Saturday, April 30, 2011
Sunday, April 17, 2011
My 4th grade student just completed their State Report Glogs. It was a project that I had them complete in the library because there is just not enough time in a school year for teachers to get to everything and I wanted to give them another Web2.0 tool for their toolbox.
When we do a project in the library it always takes so much longer to complete because we only meet once a week and many times the students have other commitments during library special like band and orchestra or speech. If there is no school one day that puts us back even farther. Students have been working on gathering their information and pictures, and playing with the Glogster tool since mid January. The last class finished last Friday. What is a glog you ask? A glog is an interactive electronic poster. It has so many educational uses that one Glogster account is not enough for a librarian. The way it works is a teacher and/or librarian signs up for an educational Glogster account. Glogster then gives you 50 student logins. You can have your students create their login or you can do what I did, I had each student create a login with their first name being their classroom number and their last name being the classroom teacher’s last name. Not only did this offer an additional level of security for my under age-13 students but I will be able to use those accounts over next year with the same classes. It also provided an interesting grading outcome. I graded each glog against the same rubric not knowing which student did the glog. All I knew was their classroom teacher and their class number. When I was putting the grades in my grade book I noticed that many of the special education students had actually done better with the project than the gifted education students. Embedded here are several glogs, see if you can tell which students are gifted and which are in special education.
While this was not a scientific experiment by any means, I can’t wait to see if the results are duplicated the next time I assign a Glogster project. The students also enjoyed the Glogster network and looking at the glogs created by their fellow students. Great tool to introduce social networking in a controled environment, a walled garden so to speak.
Saturday, April 16, 2011
Sunday, April 03, 2011
Who is following you on Twitter? Who are you following? What would your tweets and the Tweets of those you follow look like in a Wordle-like program? If you want to get a clear picture of what you are all about have I got a fun Web App for you! It's called TwitterSheep and it is a lot of fun even if it does not paint an accurate picture of you or your interests. I used the App on my Twitter account and got the results in the picture to the right. Hope you have fun with this! Bahhhh... Enjoy!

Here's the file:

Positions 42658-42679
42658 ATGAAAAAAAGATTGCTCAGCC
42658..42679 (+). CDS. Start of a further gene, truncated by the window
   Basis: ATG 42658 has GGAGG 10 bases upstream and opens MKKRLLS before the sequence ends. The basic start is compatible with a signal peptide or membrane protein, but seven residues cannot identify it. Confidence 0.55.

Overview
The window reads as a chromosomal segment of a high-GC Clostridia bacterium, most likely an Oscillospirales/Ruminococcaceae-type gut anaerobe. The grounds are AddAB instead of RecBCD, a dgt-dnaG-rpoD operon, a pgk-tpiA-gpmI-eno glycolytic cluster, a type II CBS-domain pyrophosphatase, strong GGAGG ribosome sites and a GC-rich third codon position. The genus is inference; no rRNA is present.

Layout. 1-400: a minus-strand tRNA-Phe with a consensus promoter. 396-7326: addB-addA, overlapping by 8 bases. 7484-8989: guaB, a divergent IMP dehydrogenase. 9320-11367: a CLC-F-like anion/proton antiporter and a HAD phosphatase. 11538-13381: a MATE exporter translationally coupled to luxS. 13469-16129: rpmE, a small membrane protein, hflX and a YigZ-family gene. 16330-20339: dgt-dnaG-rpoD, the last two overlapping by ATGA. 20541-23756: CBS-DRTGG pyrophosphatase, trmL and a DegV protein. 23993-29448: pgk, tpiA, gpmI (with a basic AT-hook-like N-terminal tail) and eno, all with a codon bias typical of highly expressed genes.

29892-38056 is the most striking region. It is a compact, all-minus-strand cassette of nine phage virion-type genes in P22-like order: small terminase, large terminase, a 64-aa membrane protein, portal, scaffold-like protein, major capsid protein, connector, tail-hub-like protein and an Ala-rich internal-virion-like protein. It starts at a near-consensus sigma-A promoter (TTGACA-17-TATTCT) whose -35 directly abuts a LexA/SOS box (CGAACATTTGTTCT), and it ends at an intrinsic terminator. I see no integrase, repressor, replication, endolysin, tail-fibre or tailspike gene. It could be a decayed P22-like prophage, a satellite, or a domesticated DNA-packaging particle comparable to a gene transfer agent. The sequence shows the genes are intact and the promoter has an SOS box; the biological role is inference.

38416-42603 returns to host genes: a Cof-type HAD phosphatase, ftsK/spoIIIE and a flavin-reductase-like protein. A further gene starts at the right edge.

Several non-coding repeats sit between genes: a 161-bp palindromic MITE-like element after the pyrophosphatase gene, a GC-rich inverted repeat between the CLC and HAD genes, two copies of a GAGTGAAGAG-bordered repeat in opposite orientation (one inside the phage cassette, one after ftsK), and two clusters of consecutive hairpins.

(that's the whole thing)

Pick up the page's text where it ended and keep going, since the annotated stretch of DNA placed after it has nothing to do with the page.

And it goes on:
I admit it, I am a Google Head. My students will tell you that. The day I took off to take my daughter to the doctor after she delivered my second grandson I was there at the doctor's office but my students thought I was at “Google Fest.” When I got back to school I had to check out what “Google Fest” was all about. Go Ann Arbor!
Hope you enjoyed your flash mobs and hope you get your Google Fiber!
Anyway, my students know that Mrs. Conger uses Google and GMail, and GoogleDocs, and they also know that Mrs. Conger teaches them how to Google and will be looking over their shoulders while they Google. Friday was Crazy Hair day at my school so since I am a self professed Google Head I made it real, Google Head real. (See picture above). Now Kathy Schrock has come out with this new picture of how Google and Google Apps fit into the new revised Bloom's Taxonomy. She has been getting wonderful feedback on Twitter and Plurk for what she is calling Google Tools to support Bloom’s Revised Technology. Notice that several Google Tools fit into more than one category and notice that Google Advanced Search is considered a tool under the category of Understanding. I have been teaching my students to search using advanced search and I have been thinking that I am doing such a wonderful thing and here we are only in the category of understanding. I got depressed when I thought of all the work my students were doing and the more I thought about it, the more I realized they were going beyond understanding and applying what they knew and transferring that knowledge to new situations. They were doing things that not only met the new AASL Standards for the 21st Century Learner; they were becoming 21st Century Citizens. They were utilizing digital tools to gather information on things they wanted to learn about, they were emerging into life-long learners. Isn’t that what we want them to do? Ok, so some of them were checking the scores on the NCAA tournament but they asked my permission first! :-}
So, I am going out on a limb here and disagreeing with Kathy Schrock, but just a little. I believe that Google Advanced Search falls under more than one category. In applying advanced search principals my students are no longer using copyright sensitive materials, they are applying the skills I have taught them to make decisions regarding materials they are choosing to use in their projects and reports and for their own use. And if Google Advance Search can fit under more than one category can other Google Tools fit into more than the categories assigned? I am taking Kathy’s Google Bloom’s and using it with a grain of salt, realizing that it too is a tool!